Bollywood movie review: Shuddh Desi Romance

September 6, 2013

(Any opinions expressed here are those of the author and not of Thomson Reuters)

The hero of Maneesh Sharma‘s Shuddh Desi Romance is a confused young man. Raghu is never sure of what he wants. As a character in the film puts it, Raghu just flirts with himself.

Gayatri, on the other hand, knows exactly what she wants from life. She is an independent woman – and the man of the house – figuring out living expenses, insisting that her live-in boyfriend takes turns cooking and is unapologetic about having had relationships in the past.

These are characters poles apart from their Bollywood stereotypes. They don’t make a big deal about their love life, dealing with it as casually as one would drink a beverage or smoke a cigarette – at least on the outside. All this bravado ends when it comes to marriage.

Raghu and Gayatri take turns running away from marriage. When Raghu ditches Tara at the altar, he and Gayatri end up in a live-in relationship.

In the film’s first half, writer Jaideep Sahni and director Maneesh Sharma depict the flowering of a relationship with panache. Raghu and Gayatri find their way around each other, alternating between suspicion and trust, and an all-consuming lust. The writer and director weave a lovely background in the city of Jaipur, merging its modernity with the straitjacketed thought process typical of the Indian middle class.

When a drunken Diwali night leads to a warped proposal, Raghu and Gayatri find themselves about to get married to each other, at a time when neither is enchanted by the prospect.

Sahni, who pens some sparkling dialogue, explores the dilemmas the new generation must face when it comes to love – a witness to arranged marriages, told that marriage is the ultimate goal in life, and yet aware that the formula may not always work.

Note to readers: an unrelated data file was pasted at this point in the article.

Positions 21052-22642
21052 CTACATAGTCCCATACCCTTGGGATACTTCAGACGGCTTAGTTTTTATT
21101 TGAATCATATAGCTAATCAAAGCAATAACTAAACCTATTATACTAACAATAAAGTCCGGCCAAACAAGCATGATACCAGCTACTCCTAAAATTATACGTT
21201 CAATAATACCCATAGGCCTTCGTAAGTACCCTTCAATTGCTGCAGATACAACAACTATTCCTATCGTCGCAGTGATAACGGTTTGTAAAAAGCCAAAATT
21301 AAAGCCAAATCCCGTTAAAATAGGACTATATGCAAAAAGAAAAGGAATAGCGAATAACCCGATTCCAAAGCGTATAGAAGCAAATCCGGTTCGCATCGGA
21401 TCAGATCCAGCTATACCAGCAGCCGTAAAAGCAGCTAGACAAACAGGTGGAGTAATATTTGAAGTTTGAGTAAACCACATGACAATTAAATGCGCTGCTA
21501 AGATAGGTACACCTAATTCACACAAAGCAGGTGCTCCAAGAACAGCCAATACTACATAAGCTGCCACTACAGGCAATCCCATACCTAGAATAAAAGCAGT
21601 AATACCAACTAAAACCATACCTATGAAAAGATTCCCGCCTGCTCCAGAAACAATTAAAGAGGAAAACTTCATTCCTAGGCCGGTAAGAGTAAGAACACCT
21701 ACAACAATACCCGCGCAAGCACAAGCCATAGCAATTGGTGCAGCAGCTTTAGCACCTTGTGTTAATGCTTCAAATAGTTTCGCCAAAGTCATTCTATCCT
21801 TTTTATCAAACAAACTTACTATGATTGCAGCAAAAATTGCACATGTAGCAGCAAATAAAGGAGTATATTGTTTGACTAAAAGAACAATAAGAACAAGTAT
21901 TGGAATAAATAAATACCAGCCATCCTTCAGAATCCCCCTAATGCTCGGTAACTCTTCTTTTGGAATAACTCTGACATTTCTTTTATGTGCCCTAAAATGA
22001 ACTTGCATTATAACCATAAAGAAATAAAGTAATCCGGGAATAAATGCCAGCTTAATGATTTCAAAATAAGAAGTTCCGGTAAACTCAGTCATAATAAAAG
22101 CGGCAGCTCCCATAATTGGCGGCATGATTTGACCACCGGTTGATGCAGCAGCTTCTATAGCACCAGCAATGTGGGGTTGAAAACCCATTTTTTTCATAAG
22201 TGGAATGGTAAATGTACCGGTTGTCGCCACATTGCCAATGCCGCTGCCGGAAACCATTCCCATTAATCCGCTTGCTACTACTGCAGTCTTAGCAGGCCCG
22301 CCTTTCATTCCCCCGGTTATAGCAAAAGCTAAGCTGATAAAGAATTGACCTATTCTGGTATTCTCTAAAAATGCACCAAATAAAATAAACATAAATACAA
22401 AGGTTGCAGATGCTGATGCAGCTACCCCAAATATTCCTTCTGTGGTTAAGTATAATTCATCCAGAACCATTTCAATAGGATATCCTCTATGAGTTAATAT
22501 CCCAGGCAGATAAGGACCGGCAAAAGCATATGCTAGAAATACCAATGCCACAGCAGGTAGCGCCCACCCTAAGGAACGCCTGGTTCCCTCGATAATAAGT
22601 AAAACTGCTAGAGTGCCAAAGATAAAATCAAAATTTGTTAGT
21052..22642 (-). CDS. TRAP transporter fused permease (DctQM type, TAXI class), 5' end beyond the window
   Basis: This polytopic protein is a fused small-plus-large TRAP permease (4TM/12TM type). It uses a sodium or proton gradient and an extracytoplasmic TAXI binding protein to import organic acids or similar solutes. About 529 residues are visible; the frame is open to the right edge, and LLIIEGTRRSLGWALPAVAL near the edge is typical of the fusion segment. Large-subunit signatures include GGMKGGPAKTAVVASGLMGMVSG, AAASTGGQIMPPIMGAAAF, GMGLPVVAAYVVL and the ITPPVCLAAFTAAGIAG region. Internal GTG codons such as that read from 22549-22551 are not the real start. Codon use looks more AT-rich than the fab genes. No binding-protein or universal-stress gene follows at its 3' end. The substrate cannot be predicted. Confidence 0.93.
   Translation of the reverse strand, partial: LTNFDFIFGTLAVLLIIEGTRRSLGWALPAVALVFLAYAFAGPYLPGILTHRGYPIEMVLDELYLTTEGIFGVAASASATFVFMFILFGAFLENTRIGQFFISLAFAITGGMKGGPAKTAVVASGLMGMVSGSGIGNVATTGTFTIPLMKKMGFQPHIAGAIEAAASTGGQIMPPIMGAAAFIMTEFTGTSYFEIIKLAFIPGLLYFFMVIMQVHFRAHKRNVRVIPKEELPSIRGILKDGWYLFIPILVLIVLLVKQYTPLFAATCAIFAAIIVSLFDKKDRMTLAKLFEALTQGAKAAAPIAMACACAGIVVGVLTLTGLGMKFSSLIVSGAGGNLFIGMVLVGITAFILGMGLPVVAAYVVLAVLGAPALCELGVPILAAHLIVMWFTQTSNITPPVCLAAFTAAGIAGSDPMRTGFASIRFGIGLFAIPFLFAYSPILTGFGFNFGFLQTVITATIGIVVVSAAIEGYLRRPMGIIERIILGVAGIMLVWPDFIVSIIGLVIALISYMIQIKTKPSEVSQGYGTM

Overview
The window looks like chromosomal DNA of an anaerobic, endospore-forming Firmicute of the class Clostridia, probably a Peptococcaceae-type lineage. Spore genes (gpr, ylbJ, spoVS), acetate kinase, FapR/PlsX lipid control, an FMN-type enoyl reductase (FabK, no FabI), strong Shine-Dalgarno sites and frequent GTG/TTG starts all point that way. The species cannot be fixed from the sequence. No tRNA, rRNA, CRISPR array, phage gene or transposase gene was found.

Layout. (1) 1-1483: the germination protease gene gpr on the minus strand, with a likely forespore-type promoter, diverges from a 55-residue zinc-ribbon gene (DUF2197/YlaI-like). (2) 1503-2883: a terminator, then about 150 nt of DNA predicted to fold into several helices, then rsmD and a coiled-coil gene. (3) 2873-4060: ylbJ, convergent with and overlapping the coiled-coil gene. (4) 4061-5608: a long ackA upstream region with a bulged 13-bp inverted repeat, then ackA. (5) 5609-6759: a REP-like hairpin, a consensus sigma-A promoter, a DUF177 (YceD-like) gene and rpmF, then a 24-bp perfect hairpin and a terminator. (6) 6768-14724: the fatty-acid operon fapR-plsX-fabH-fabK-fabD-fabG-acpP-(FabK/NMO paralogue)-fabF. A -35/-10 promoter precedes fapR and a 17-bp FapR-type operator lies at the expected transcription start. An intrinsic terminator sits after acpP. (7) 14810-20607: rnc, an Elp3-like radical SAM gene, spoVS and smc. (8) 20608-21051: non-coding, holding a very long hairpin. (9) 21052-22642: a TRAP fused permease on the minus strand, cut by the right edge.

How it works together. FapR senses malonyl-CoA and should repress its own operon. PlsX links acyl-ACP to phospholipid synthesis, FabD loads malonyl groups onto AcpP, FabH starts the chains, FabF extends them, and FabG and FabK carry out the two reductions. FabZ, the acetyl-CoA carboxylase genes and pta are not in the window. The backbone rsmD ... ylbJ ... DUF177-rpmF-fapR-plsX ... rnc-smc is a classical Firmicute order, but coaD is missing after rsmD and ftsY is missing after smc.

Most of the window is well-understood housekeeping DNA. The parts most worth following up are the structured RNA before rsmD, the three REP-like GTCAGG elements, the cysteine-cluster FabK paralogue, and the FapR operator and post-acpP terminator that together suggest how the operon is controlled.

The first half of Shuddh Desi Romance is racy enough to hold your attention, but then it loses steam. The director’s technique of getting the characters to talk to the camera is jarring – almost as if he is too lazy to reveal their motives through action.

The lead pairing of Sushant Singh Rajput and Parineeti Chopra is brilliant. Their chemistry shines through and they pull off even the unconvincing scenes with conviction.

This is a film that will require a bit of patience as it trundles towards its conclusion, but spare some time and you will be rewarded with a fresh take on love that you haven’t seen in a long time.

(Follow Shilpa on Twitter @shilpajay)


We welcome comments that advance the story through relevant opinion, anecdotes, links and data. If you see a comment that you believe is irrelevant or inappropriate, you can flag it to our editors by using the report abuse links. Views expressed in the comments do not represent those of Reuters. For more information on our comment policy, see

Movies like this are propagating the idea that generally if a girls is smart and has slightly modern dressing style then they have loose morals. Exactly the idea that the Delhi rapists had when they attacked Nirbhaya.
The lower class populace has the access to these movies but does not have the intelligence to understand what is being portrayed.

Posted by Shivbhakt | Report as abusive

Ordinary review by an extra-ordinary critic. This piece lacks the insight and conviction that was brimming to the top in the Madras Cafe review. That was par above excellence, hands down.

Posted by ShashwatGoel | Report as abusive